Six Things You Can Say to Encourage Your Teen
Parents of teens have an arsenal of things we tell our kids multiple times a day. And often, they are questions, demands, and reprimands.
“Pick up your room!”
“Get off your phone!”
“What stinks in here?”
“What in the world are you doing?”
“You’re going to be late!”
And this is parenting.
But what our teens really need to hear, we may forget to say. It could be we are so focused on teaching them the importance of responsibility and accountability, that we forget about the most significant things they need to know.
Here are six things you can say to encourage your teen, because our kids secretly long to know we love them and we believe in them, despite their teen ways.
- “I hear what you’re saying.” Our kids need to know we are listening to what they are saying. Often, we are too busy telling them what to do and how to do it and we don’t take the time to actually hear what they are trying to tell us. We need to validate their words and give them a voice. We need to stop interrupting them, dismissing them, or worse- be distracted with our own busy lives while they are trying to say something that is surely important to them. When they take the time to talk to you, pay close attention because it’s a gift that your teens are trying to communicate with you. Make sure you acknowledge that you heard what they said. Affirmation is key and the most encouraging thing you can do for your kids.
- “I understand how you’re feeling.” When our teens are expressing their emotions with us, we need to affirm those feelings they are sharing with validating words. It doesn’t matter if you think they are being too dramatic or ridiculous. The feelings they are experiencing are real to them, and if we brush them off or dismiss them, we are sending our kids the message that we don’t care how they feel. If that continues to occur, they will just stop sharing their feelings with us. Make sure you pay close attention to your teen when he or she is offering you a glimpse into their emotional side.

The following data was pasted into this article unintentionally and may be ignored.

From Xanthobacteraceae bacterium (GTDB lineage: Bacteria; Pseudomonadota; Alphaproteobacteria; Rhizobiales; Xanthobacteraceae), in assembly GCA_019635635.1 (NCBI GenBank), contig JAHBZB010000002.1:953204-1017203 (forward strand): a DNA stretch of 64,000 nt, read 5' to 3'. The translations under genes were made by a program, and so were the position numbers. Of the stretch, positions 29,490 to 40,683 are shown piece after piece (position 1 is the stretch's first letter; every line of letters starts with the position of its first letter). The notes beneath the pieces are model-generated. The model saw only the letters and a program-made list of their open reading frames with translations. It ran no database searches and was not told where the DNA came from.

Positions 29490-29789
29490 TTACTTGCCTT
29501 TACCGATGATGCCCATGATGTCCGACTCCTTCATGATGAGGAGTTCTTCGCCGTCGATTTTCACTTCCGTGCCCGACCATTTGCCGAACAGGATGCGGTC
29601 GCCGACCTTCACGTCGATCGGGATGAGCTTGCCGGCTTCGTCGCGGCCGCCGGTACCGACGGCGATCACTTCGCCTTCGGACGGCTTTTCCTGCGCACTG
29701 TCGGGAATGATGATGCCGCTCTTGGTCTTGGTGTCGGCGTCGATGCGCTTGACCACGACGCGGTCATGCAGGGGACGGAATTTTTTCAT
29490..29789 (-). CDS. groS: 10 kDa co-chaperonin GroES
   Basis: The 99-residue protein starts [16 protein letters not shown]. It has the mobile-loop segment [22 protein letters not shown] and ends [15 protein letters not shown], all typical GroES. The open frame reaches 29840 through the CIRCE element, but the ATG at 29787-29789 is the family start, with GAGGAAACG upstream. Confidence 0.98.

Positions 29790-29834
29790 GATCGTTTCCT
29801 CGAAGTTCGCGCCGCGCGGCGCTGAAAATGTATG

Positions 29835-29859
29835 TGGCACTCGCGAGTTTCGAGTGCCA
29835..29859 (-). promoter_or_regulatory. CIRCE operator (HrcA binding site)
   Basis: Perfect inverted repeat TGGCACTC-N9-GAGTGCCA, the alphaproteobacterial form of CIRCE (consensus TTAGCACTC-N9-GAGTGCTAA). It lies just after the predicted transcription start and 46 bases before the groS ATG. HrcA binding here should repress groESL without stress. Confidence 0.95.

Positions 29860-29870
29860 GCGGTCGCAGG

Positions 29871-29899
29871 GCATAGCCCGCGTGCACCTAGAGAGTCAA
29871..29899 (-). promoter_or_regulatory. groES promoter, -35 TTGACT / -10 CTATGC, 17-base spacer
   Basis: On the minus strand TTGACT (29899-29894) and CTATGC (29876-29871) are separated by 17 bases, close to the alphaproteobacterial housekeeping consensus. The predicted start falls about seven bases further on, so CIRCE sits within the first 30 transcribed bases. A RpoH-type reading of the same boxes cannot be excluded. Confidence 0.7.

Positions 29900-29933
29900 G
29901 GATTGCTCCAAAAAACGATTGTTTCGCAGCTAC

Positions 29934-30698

- “I see so many gifts in you.” Adolescence can be full of doubts, confusion, and insecurity for many of our teens. Our teens are constantly scrutinizing their performance, their potential, and their limitations. They compare every detail of themselves to others and this often leads them to feel bad about themselves. They may not think they have many talents, strengths, or skills, so we need to help them identify their gifts. Make sure you point out all those wonderful things about your kid and do it often. They need constant encouragement and affirmation and identifying what makes them special is critical to their self-worth.
- “I believe in you.” It’s important we let our teens know we believe in them. They need assurance that we have confidence in their potential. Remind them of this often. This is a season where our teens are trying new things, exploring new interests, and developing new skills- still fragile and vulnerable to the harsh conditional world that influences them with competition and judgment. Make sure you empower them with your reinforcement, your praise, and your belief in all they can be and all they can do.
- “I love you no matter what.” This might be the hardest thing to say at times because our teens can say and do things that are foolish, unsafe, and even horrible. But being a parent means we love our kids unconditionally. We might not like some of the things they do, but we will always love them. Our teens will make mistakes and they will falter and fail. There will surely be accountability and consequences for their behavior, but our teens need to be reassured that our love will never change, our love is a constant in a world full of inconsistencies. There’s nothing more comforting to a teen than knowing that their parents love them no matter what.
- “I’m always here for you.” You’d do anything for your child and you want them to come to you with any problems, right? The key to building open communication with our teens is telling them you are there for them, no matter what. And here’s the thing: You need to mean it and keep your word. Our teens hesitate to share much of their lives with us, and their growing autonomy is normal and even good. But we still want them to know that we are here for them for anything. We want to give them an open invitation to reach out for our help, our guidance, and our support. And when our kids face a crisis, they will remember what you said.
Even if our kids seem distracted and dismissive when we say these things, keep telling them over and over again. Believe it or not, our kids are secretly wanting our approval, our support, and our love. And when we give it freely, unconditionally, and regularly, it does them a world of good.
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The original post was first published on Your Teen for Parents.